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      How to take care of a sick child

      sick child


      As a parent, I know just how difficult it is to wake up in the morning and discover that you have a sick child to take care of.

      Every parent hates to see their child come down with a cold or the flu. It’s difficult to watch your little one suffer and all you want to do is help them feel better.

      But what can you do for them? Here is a great article on what you should do when you have a sick child to take care of. The most important things you can do is monitor their condition closely, make them feel as comfortable as you can and show them that you are there for them.

      With the proper treatments and some extra love, your sick child will bounce back before you know it.

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      When Does Rough Play Become Bullying?

      bullyingDuring the early years of childhood, it is often inevitable that parents will have to deal with the occasional tantrum or generally stubborn behavior.

      It is common for children to get in fights with their siblings over toys or teasing and playground fights can sometimes occur between friends if their emotions get the best of them.

      However, it is important to distinguish if this type of play or behavior could be something more dangerous to themselves or others: bullying.


      Bullying or rough play?

      Rough play is a natural part of the growth of a child. Though it shouldn’t necessarily be encouraged, this type of play allows children to experience different ways of dealing with people as well as different emotions.

      Depending on the age, some children may have yet to understand the consequences of their actions; they simply listen to their emotions without recognizing what is socially acceptable behavior. In other words, these children are not bullying because they have no malicious intent.


      Bullying is intentional

      However, when children begin to become more self-aware, inappropriate behavior may sometimes be done with the intent of hurting others.

      To distinguish between rough play and bullying, characteristics of bullying can include:

      • Indifference in hurting others

      • Needing to be in control all the time

      • Repeated and targeted hurtful actions to a specific child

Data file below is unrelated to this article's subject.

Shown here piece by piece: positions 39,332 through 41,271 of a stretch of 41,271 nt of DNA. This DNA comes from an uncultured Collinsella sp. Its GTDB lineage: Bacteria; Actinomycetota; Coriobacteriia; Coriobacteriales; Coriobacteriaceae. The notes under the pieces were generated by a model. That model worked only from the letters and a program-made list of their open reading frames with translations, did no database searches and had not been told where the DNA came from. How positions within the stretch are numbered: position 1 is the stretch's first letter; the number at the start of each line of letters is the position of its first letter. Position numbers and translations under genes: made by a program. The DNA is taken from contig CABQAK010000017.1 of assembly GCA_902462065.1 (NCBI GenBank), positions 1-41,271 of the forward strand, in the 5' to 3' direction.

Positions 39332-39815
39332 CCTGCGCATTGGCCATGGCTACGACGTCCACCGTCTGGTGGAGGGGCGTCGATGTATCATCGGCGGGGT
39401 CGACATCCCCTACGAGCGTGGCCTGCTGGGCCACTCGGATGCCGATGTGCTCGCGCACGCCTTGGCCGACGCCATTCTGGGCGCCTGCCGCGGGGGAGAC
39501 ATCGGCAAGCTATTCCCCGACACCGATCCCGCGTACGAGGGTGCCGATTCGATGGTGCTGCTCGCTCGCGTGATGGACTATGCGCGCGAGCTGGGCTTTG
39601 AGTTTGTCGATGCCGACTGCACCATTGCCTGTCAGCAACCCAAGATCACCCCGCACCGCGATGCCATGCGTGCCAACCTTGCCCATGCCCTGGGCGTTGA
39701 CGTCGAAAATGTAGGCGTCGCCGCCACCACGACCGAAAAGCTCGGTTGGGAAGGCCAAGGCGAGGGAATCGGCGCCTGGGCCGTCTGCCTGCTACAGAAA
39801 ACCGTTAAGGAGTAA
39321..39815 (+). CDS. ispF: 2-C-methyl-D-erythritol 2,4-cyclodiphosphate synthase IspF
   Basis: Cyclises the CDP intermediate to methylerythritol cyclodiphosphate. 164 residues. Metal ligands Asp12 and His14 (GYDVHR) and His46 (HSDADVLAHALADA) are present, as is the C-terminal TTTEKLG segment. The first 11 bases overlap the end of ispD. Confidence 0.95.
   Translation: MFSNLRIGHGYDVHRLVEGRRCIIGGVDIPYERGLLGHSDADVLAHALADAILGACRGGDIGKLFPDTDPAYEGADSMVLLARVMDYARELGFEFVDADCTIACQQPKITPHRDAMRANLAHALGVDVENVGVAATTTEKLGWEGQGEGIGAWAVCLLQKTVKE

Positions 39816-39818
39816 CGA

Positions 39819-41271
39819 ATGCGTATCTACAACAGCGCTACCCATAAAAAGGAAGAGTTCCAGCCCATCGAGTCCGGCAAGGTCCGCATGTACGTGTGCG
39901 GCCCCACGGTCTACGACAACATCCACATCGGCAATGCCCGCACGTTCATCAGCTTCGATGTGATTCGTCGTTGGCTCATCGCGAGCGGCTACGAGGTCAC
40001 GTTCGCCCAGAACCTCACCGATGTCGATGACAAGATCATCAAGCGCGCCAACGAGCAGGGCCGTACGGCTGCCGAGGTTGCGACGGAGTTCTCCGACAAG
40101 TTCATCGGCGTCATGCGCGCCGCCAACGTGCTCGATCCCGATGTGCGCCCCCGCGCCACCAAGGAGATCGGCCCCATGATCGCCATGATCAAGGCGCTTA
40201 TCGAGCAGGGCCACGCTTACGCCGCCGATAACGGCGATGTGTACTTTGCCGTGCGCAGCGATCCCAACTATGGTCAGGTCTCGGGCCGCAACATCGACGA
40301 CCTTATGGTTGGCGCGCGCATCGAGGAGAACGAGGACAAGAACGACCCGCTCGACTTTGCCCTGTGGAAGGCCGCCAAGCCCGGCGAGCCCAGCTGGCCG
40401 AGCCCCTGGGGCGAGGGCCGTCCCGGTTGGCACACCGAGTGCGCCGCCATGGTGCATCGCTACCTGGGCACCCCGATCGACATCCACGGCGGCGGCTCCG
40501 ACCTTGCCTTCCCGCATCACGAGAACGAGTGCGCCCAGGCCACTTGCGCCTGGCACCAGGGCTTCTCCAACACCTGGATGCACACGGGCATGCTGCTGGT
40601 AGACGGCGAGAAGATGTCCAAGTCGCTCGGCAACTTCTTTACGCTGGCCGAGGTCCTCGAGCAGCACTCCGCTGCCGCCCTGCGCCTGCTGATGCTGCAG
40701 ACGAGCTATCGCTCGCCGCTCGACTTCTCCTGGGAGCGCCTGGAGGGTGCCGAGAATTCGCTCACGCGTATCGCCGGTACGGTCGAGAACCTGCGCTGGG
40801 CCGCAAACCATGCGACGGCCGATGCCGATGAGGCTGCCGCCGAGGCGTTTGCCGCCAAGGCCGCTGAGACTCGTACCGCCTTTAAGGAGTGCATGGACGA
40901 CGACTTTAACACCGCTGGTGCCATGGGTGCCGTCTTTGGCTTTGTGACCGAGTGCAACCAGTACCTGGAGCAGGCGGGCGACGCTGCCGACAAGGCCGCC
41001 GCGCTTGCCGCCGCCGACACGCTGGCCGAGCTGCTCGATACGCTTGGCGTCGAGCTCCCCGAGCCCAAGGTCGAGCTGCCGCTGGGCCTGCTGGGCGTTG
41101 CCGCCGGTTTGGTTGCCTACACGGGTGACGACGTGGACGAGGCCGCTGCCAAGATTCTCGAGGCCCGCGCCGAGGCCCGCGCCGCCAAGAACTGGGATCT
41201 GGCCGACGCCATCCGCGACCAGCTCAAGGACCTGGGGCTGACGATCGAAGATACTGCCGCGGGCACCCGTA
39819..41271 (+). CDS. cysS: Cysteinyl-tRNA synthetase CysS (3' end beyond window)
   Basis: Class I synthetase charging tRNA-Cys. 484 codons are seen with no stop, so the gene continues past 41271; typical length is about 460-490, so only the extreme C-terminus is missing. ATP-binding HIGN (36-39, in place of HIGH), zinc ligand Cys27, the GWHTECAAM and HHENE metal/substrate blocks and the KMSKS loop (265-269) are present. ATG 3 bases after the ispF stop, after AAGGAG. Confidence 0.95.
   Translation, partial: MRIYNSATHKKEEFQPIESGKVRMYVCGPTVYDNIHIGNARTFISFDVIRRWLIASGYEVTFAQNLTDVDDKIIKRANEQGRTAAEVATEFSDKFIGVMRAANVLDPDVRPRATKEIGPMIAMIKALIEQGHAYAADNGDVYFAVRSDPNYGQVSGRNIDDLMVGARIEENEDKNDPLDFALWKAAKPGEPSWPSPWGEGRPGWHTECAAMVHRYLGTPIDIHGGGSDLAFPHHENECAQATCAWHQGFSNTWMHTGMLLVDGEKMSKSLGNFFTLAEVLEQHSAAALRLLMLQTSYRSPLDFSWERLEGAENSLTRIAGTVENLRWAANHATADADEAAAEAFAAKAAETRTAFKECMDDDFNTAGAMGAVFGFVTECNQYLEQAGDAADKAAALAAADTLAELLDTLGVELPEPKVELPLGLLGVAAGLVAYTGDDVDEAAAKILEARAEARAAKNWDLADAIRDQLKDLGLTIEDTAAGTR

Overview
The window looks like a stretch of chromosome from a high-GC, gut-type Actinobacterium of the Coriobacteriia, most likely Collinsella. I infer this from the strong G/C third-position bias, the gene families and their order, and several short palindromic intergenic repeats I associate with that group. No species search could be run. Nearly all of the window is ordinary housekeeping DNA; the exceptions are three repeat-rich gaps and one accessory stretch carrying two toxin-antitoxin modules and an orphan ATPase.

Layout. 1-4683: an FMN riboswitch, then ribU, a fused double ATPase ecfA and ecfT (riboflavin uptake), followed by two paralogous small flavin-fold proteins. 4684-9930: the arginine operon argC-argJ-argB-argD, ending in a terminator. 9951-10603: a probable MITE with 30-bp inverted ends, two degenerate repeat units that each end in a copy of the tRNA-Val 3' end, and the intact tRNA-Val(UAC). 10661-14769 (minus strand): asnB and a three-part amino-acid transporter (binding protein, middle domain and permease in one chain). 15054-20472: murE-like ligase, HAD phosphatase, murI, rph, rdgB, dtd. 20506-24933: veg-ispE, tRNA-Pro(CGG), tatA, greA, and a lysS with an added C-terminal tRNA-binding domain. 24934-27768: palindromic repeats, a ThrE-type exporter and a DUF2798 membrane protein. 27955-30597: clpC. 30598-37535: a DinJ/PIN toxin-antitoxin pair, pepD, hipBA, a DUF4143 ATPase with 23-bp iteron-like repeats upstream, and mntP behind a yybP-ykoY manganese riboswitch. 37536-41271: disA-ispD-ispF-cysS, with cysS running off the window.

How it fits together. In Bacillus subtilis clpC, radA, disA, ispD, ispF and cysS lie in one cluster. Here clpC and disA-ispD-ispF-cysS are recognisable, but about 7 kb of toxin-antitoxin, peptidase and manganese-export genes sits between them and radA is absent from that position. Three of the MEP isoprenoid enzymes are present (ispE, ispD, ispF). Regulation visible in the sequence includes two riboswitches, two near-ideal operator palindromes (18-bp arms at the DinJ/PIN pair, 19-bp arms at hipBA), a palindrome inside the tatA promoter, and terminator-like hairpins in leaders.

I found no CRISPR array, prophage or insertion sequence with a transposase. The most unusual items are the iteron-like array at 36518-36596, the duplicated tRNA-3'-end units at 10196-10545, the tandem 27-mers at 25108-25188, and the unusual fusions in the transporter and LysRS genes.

• Name-calling

      • Frightening other children

      Some of these behaviors can occur simply because the children have yet to learn how to properly express themselves as their communication skills are still developing. Thus, some of these behaviors can occur without it being bullying which makes it hard to distinguish.

      As parents it’s necessary to teach children early the right way to play. It’s important to let children express themselves but when it’s done at the expense of others then steps should be made to properly discipline your child.

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      Proper Nutrition Improves Childhood Obesity Statistics

      According to the CDC, childhood obesity rates have tripled over the last thirty years. In 2010, 18% of children ages six to eleven were considered obese. Numbers like these are occurring all over the country, causing alarm among the medical community.

      As these rates continue to rise, it is certain more and more children will become victims of obesity, threatening their health and their lives. Many in the medical community are working to see what can be done to stop the onslaught of this epidemic.

      Through research, it has been found the foods being consumed by children are putting their health at great risk and causing weight issues like have never been seen before.


      Childhood obesity and kid’s dietschildhood obesity

      Why Is the Diet of Today’s Children Such a Concern?

      Very few children these days are getting the Recommended Daily Amount (RDA) of the healthy foods containing the vitamins and minerals needed for proper growth and body function. Not only are children not eating the proper foods, but they are eating way too much.

      The average child eats hundreds of calories more than they should in a day. Between the ages of seven and ten, children should consume between 1500 and 2000 calories, depending on their age and sex.


      Food choice heavily impacts childhood obesity

      One of the biggest worries among the medical community is children are eating more fast food, fried foods, candy and soda than ever before. If your child consumes a 4-piece chicken nugget happy meal, they have already consumed about a third of the calories they need in a day. This can be even greater if your child chooses to up the size of their meal to a Mighty meal.

      Though the schools are trying to do their part in helping provide children with proper nutrition, they are failing in many ways. Pizza, fried nuggets and fries are not making for healthy kids.


      Curbing childhood obesity

      To improve the health of your child and prevent or reverse obesity, you need to offer your child a wide variety of healthy fruits and vegetables. Snacks should be offered in the form of fresh fruits and vegetable sticks. It is also important to get your child moving as much as possible.

      Studies have shown active children who have plenty of opportunities for active play, weigh less than those who sit around and play video games or watch TV.

      Through a healthy diet, exercise for kids and your supervision over their health, your child’s weight will improve along with their health.

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      Managing and controlling your child’s ADHD symptoms



      If you have a child with ADHD or ADHD symptoms, then you know how overwhelming this can be. What if there was a way to control and reduce your child’s ADHD symptoms, by helping them directing their energy into something more positive?

      Most children with ADHD or ADHD symptoms do not have the ability of organizing, thinking and planning ahead, or completing tasks. As a parent, you will need to provide extra guidance for your child, while allowing your child to gain skills of their own.